Poker is a game that involves a significant amount of chance, but it also requires skill and psychology. The game is played with cards and each player puts money into the pot voluntarily based on their expected value of the bets they make. While luck is always a factor, players can control the amount of skill that outweighs it in their long-run expectation by making wise bets based on probability, psychology and game theory.
A hand is dealt to each player by the dealer. A player can either call the bet made by the player to their right (saying “call”) or raise it. A player can also fold if they don’t think their hand has any chance of winning. The highest card in a hand wins (a pair of kings beats a pair of queens).
Each betting interval, called a round, is begun when one player makes a bet. Each player to the left may then choose to call the bet (put chips into the pot equal to or higher than the amount raised), raise it, or drop it (“fold”).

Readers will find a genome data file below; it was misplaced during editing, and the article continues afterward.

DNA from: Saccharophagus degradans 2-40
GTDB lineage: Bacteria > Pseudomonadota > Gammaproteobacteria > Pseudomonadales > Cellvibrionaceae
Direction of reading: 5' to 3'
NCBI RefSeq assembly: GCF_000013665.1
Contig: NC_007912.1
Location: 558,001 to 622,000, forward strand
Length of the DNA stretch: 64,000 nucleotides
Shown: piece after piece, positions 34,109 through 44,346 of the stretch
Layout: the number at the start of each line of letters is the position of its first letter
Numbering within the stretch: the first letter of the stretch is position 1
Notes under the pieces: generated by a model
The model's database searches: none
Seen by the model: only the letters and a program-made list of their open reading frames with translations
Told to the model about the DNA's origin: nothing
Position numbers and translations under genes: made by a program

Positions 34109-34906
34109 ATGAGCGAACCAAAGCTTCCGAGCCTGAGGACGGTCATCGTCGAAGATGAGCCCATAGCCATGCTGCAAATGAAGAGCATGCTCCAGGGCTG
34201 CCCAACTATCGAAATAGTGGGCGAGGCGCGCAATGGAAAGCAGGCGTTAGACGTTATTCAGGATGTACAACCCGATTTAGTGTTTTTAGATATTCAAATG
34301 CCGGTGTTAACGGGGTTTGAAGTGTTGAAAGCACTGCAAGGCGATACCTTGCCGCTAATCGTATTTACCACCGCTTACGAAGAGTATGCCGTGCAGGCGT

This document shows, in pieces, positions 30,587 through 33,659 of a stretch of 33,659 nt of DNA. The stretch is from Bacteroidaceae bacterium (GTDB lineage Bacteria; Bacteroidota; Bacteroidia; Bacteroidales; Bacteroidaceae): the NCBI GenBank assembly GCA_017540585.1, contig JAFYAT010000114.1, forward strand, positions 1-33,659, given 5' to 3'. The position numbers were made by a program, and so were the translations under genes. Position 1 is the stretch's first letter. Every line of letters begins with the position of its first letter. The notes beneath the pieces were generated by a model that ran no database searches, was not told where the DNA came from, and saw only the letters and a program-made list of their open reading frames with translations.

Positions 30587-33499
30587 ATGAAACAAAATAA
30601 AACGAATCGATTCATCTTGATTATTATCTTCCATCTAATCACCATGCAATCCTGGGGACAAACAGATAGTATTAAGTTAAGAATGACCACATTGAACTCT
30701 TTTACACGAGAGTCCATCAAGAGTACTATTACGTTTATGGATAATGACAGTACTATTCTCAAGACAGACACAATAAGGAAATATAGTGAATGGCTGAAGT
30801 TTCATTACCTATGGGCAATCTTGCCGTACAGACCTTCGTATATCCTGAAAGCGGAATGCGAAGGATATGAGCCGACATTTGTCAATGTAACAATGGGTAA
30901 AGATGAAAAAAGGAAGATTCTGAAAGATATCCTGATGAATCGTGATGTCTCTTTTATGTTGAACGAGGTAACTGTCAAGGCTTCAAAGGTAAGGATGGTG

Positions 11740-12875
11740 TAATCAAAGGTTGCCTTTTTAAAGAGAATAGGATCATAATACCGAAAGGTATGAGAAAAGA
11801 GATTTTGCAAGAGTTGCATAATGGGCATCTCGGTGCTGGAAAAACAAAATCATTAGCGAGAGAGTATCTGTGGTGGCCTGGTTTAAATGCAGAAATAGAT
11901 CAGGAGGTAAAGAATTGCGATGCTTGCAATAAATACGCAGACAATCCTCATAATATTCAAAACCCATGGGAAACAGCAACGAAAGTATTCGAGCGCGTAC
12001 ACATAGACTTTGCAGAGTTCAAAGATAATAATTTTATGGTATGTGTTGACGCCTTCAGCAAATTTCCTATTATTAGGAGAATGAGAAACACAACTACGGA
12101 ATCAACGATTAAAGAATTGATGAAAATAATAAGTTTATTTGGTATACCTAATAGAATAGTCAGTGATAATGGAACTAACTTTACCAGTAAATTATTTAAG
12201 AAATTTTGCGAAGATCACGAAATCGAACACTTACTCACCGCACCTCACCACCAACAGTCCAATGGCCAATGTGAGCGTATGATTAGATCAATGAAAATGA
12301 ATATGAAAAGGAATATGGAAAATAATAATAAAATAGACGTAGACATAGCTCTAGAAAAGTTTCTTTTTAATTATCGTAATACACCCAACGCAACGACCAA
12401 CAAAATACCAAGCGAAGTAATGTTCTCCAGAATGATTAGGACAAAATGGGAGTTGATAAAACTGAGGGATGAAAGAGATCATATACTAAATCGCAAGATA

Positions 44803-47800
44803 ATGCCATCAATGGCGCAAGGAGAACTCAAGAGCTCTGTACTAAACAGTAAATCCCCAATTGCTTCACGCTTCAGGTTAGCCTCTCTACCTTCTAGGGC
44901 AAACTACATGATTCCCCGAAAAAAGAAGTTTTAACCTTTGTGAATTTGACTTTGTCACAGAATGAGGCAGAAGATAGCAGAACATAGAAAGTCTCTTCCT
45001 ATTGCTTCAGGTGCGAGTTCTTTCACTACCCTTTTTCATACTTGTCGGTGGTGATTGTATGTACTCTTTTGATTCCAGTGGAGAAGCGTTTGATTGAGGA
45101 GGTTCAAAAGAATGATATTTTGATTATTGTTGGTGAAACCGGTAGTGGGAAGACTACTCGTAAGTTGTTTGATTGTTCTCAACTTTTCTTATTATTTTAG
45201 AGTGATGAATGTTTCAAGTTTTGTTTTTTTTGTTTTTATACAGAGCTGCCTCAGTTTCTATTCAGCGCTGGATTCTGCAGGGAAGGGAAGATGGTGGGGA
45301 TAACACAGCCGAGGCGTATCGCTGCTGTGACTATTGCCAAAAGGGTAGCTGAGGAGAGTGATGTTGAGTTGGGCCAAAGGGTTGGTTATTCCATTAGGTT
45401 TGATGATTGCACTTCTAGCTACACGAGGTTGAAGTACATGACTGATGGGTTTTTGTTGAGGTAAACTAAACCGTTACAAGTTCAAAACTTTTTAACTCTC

The best way to improve at poker is to play and study a lot. Aside from improving your physical condition, you can read poker strategy books by Dan Harrington and Doyle Brunson or watch videos of Phil Ivey and Johnny Chan to learn how to play. You should also learn about the different poker variants to understand how bet sizes, position and other factors affect the game.